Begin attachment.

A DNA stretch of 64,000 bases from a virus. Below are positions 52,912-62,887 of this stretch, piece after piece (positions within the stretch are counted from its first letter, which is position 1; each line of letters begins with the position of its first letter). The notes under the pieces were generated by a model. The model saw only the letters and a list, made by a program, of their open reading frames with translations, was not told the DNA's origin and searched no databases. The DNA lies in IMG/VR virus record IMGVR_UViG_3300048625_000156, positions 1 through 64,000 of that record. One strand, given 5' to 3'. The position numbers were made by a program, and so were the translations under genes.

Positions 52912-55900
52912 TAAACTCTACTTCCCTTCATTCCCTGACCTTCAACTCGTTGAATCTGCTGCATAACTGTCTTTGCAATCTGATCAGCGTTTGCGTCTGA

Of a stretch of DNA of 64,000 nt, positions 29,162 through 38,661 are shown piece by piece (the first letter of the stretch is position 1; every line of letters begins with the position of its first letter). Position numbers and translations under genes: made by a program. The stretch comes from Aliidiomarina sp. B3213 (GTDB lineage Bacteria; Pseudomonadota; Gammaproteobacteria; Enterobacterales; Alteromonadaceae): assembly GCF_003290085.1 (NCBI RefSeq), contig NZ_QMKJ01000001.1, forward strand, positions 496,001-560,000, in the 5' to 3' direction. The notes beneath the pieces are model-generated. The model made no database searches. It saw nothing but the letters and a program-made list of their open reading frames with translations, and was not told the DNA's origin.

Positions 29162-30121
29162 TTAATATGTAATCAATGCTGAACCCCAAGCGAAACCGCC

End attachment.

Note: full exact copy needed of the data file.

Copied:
A DNA stretch of 64,000 bases from a virus. Below are positions 52,912-62,887 of this stretch, piece after piece (positions within the stretch are counted from its first letter, which is position 1; each line of letters begins with the position of its first letter). The notes under the pieces were generated by a model. The model saw only the letters and a list, made by a program, of their open reading frames with translations, was not told the DNA's origin and searched no databases. The DNA lies in IMG/VR virus record IMGVR_UViG_3300048625_000156, positions 1 through 64,000 of that record. One strand, given 5' to 3'. The position numbers were made by a program, and so were the translations under genes.

Positions 52912-55900
52912 TAAACTCTACTTCCCTTCATTCCCTGACCTTCAACTCGTTGAATCTGCTGCATAACTGTCTTTGCAATCTGATCAGCGTTTGCGTCTGA

Of a stretch of DNA of 64,000 nt, positions 29,162 through 38,661 are shown piece by piece (the first letter of the stretch is position 1; every line of letters begins with the position of its first letter). Position numbers and translations under genes: made by a program. The stretch comes from Aliidiomarina sp. B3213 (GTDB lineage Bacteria; Pseudomonadota; Gammaproteobacteria; Enterobacterales; Alteromonadaceae): assembly GCF_003290085.1 (NCBI RefSeq), contig NZ_QMKJ01000001.1, forward strand, positions 496,001-560,000, in the 5' to 3' direction. The notes beneath the pieces are model-generated. The model made no database searches. It saw nothing but the letters and a program-made list of their open reading frames with translations, and was not told the DNA's origin.

Positions 29162-30121
29162 TTAATATGTAATCAATGCTGAACCCCAAGCGAAACCGCC